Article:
A few weeks ago I was so struck by a quote in a recent episode of Sherlock that it has been rattling around in my mind ever since.
I need to avoid spoilers, so it will have to suffice to say that a major character gave up her life for Sherlock, literally jumping in front of a bullet that was meant for him. She died. He lived. The following episode was all about how Sherlock and other characters were dealing with the loss.
Sherlock is a ‘high-functioning sociopath’ who doesn’t readily grasp human emotion or attachment, and so comprehending what would cause a person to make an act of sacrifice like this is certainly well outside of his emotional wheelhouse. The sacrifice on his behalf completely throws him off. He muddles through the entire episode a total wreck, processing an act of love that he can’t fathom.
It’s not until the end of the episode that he finally comes to terms with what the sacrifice means for him going forward. He tells John Watson,
“In saving my life she conferred a value on it. It is a currency I do not know how to spend.”
I don’t know if anyone else was struck by the beauty of that line, but I was. I paused the show. Backed it up ten seconds. Watched it again. Backed it up. Watched it again. Got off the sofa, grabbed my journal, backed it up again, and this time wrote the line down.
And I thought about the cross.
When Jesus died on the cross, he conferred a value on my life. On yours. You and I are worth something to God. Not just something… Everything. And the cross is our proof. Our price tag. We are worth the life of his son. That is how much he values his children.
You are valuable. You are costly, and God was willing to spend everything to pay that cost and redeem your life.
I know this is elementary Gospel, but I don’t ever want to forget the beauty of how much God loves and values us, and this was one more beautiful reminder I found in an unexpected place.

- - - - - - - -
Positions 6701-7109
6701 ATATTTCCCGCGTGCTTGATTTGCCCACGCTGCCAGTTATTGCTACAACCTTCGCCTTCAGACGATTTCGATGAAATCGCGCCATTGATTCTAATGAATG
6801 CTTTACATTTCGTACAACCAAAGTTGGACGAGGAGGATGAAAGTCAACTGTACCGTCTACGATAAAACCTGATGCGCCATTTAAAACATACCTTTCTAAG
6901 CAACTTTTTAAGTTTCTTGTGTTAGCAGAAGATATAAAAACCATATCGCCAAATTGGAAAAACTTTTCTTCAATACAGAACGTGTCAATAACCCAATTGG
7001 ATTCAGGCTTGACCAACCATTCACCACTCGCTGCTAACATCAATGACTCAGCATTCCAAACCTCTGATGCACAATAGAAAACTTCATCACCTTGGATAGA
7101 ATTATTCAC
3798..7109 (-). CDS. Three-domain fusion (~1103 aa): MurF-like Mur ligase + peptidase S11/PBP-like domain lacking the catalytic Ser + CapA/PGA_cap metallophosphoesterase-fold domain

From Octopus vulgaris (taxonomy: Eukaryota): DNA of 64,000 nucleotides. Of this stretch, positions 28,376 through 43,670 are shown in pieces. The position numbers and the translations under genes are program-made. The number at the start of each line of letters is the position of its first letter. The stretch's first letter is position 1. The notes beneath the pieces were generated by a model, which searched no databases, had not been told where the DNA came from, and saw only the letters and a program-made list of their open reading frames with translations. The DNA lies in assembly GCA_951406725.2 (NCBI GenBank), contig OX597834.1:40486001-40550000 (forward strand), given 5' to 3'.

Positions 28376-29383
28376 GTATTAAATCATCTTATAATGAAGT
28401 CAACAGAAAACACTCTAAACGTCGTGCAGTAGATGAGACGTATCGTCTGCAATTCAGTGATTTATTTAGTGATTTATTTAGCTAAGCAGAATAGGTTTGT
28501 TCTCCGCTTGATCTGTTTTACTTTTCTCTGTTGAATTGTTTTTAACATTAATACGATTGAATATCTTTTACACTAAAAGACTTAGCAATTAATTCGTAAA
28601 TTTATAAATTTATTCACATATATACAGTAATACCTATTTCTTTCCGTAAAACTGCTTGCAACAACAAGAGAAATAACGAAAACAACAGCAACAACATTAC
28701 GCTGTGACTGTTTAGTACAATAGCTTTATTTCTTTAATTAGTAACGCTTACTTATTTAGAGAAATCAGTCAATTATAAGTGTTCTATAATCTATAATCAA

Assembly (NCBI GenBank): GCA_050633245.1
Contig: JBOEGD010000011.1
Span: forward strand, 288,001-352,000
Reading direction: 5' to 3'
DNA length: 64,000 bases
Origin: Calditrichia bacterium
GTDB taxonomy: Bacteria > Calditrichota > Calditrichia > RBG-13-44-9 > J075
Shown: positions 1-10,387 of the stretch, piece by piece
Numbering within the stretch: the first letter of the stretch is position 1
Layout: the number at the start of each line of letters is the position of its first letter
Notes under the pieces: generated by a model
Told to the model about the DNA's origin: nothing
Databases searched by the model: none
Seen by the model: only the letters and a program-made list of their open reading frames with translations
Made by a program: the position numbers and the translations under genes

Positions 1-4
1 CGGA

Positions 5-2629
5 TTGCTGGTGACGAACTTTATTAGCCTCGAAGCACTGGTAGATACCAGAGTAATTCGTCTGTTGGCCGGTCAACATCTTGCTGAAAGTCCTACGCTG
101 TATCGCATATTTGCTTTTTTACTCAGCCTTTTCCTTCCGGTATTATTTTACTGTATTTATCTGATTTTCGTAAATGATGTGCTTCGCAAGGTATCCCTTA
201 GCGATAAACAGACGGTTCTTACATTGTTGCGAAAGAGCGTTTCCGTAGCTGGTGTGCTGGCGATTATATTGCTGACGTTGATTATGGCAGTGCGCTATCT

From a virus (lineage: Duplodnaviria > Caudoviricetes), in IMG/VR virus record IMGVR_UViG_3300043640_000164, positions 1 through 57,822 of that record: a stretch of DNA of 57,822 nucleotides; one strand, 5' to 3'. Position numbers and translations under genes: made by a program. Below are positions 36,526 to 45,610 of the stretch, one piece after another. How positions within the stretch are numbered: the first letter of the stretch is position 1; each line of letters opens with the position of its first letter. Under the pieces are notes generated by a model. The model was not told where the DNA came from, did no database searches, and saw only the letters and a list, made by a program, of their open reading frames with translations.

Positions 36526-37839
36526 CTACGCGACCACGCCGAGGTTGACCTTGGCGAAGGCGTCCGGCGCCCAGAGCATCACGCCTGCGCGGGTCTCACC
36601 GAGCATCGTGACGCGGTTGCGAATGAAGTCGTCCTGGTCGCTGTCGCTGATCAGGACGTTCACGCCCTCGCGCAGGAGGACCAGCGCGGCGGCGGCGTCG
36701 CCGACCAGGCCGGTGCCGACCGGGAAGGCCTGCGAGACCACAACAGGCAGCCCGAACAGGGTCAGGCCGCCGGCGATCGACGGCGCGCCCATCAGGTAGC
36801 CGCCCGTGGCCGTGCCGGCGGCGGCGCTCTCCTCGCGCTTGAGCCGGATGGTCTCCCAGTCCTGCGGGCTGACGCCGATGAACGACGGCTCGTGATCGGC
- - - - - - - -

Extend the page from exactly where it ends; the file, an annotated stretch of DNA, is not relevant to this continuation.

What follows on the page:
There’s another half to Sherlock’s quote, though. “It is a currency I don’t know how to spend.” Now that God has conferred a value on your life, you do have to make a choice how you will spend it. On yourself? On others? On ministry? On what comes easy? On what costs a lot?
I’ve been asking myself if I am spending this life God has given me in the right way, but eventually I realized that I am looking at this wrong. Sherlock is right. I don’t know how to spend it. And so I shouldn’t. On my own, even with the best of intentions, even with the Holy Spirit in my life, if it remains mine to spend, I will waste it on things that don’t matter.
As Christians we put so much time and energy into questioning the value of spending our lives on this or that or the other, putting all the emphasis on what we are spending our lives ON, when our real mistake is thinking we are the ones to spend our lives in the first place.
And so I want to make a suggestion. Don’t spend it. Don’t spend your life. Let God spend it. I’m more and more convinced that this is the surest way into the life of surrender.